Skip to main content

10 Worst things to do in a Meeting...

Alsalam alikom wa ra7mat allah wa barkatoh

Today, I came across this article (Which was sent to me by my sis) and I thought to keep it online... for archiving purposes ;)

10 Worst Things to Do in a Meeting
By Kate Lorenz, Editor Meetings have been hailed as the No. 1 time-waster in corporate America, and -- unless food is served to offset the boredom -- the most tortuous part of the work day.

Who among us hasn't cringed as the office windbag launched into a self-aggrandizing discourse that was completely off-point? Pitied a meek co-worker who got trounced by the office bully? Or marveled at a colleagues' ability to string together an array of buzzwords that mean absolutely nothing?

Yet no matter how mind-numbing things get, don't be lulled into thinking that meetings aren't important. The fact is, they can make -- or break -- your career. Here are 10 things you should never do in a meeting:

1. Show Up Late. Nothing says "I'm disorganized" like walking into a meeting already in progress. Arriving a few minutes early not only demonstrates that you respect your colleagues' time, but guarantees you get a good seat as well.

2. Be Unprepared. If you've been given an agenda or materials beforehand, read them. Think of any questions you have or contributions you could make to the subjects being discussed.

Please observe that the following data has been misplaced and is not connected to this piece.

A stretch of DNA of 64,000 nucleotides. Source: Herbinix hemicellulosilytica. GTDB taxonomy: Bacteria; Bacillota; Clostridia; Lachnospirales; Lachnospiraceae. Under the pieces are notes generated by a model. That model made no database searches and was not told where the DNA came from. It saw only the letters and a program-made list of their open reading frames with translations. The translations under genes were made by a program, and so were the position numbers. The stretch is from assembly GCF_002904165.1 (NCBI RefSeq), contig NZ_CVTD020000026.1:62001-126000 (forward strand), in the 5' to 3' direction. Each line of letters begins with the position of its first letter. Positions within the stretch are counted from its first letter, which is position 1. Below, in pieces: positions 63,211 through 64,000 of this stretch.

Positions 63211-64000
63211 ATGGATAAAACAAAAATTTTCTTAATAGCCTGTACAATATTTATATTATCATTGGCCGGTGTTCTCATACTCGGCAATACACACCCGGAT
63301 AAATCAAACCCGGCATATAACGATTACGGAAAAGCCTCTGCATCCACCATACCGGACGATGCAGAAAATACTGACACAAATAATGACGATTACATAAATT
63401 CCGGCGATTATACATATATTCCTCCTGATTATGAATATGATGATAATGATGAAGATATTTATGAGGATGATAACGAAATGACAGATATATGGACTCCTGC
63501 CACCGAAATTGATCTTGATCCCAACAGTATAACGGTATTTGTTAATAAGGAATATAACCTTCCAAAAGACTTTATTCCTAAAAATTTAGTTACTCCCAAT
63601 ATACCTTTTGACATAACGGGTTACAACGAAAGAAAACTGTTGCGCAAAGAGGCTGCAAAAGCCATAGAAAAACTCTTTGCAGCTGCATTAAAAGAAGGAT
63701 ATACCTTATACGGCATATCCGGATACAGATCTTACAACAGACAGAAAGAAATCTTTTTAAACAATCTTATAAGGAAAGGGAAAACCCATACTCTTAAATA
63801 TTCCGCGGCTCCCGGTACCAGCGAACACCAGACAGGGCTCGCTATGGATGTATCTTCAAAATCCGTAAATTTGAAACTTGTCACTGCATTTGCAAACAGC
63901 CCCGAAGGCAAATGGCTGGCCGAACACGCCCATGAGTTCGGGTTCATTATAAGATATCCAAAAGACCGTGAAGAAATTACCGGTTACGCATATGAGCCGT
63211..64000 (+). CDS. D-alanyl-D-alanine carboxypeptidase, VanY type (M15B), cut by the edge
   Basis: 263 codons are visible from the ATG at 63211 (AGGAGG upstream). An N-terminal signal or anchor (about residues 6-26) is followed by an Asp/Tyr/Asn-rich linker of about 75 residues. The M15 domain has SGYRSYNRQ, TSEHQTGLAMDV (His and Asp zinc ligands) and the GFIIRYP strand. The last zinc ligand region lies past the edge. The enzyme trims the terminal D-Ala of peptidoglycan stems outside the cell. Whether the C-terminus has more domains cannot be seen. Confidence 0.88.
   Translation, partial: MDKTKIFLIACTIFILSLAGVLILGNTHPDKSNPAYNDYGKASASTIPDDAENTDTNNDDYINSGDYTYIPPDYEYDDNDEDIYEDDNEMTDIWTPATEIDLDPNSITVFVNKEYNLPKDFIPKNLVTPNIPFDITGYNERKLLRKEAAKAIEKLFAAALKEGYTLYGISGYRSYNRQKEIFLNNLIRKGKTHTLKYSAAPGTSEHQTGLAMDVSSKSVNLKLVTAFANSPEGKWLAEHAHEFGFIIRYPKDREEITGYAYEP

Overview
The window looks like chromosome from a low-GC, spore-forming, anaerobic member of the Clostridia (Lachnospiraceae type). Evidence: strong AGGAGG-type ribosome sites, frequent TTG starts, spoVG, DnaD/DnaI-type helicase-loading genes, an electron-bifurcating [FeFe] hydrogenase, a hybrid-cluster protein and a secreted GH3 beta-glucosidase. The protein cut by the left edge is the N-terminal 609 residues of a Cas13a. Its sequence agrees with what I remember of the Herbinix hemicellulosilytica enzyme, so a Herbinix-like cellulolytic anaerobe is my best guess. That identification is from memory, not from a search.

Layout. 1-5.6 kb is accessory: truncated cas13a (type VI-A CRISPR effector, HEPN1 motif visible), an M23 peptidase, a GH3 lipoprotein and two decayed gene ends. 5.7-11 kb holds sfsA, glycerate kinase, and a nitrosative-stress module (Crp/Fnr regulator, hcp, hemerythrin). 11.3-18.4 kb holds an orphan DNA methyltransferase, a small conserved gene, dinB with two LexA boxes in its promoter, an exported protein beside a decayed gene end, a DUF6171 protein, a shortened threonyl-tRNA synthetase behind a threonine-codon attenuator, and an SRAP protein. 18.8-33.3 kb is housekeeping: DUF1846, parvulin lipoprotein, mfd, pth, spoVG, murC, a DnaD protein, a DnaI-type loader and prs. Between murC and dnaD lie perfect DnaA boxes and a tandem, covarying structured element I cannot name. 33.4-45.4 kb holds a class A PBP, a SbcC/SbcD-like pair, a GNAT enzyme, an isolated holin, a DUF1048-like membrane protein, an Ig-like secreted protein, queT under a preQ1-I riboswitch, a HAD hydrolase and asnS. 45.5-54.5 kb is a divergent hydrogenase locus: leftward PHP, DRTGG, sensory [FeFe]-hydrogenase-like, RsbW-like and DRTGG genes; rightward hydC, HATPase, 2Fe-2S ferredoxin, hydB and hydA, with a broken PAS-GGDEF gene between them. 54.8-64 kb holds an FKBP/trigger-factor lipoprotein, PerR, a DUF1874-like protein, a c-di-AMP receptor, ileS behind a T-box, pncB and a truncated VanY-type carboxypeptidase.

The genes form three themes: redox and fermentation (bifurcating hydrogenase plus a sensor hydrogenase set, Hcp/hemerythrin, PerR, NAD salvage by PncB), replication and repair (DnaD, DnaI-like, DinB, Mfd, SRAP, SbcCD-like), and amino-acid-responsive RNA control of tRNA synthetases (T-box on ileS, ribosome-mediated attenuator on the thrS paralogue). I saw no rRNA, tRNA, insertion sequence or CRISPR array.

3. Monopolize the Conversation. When discussion ensues, it's protocol to let more senior figures contribute first. Once they've said their piece, concisely make your points. Don't drone on -- or feel compelled to speak at all if you don't have anything purposeful to say. As the old adage goes, "Better to be thought a fool, than speak and remove all doubt."

4. Make Your Statements Sound Like Questions. Phrasing your statements as questions invites others to say no, argue or take credit for your ideas. Speak in declarative sentences, such as "Let's do more research on that."

5. Misread Signals. Try to gauge the needs and mood of those in the room. Listen carefully to what people are saying to discern how receptive they might be to your ideas. You need to make your message relevant to your audience. For example, if everyone is focused on cutting costs, and you're angling for a system upgrade, you'll either want to stress how the new software will save money -- or table your request for another day.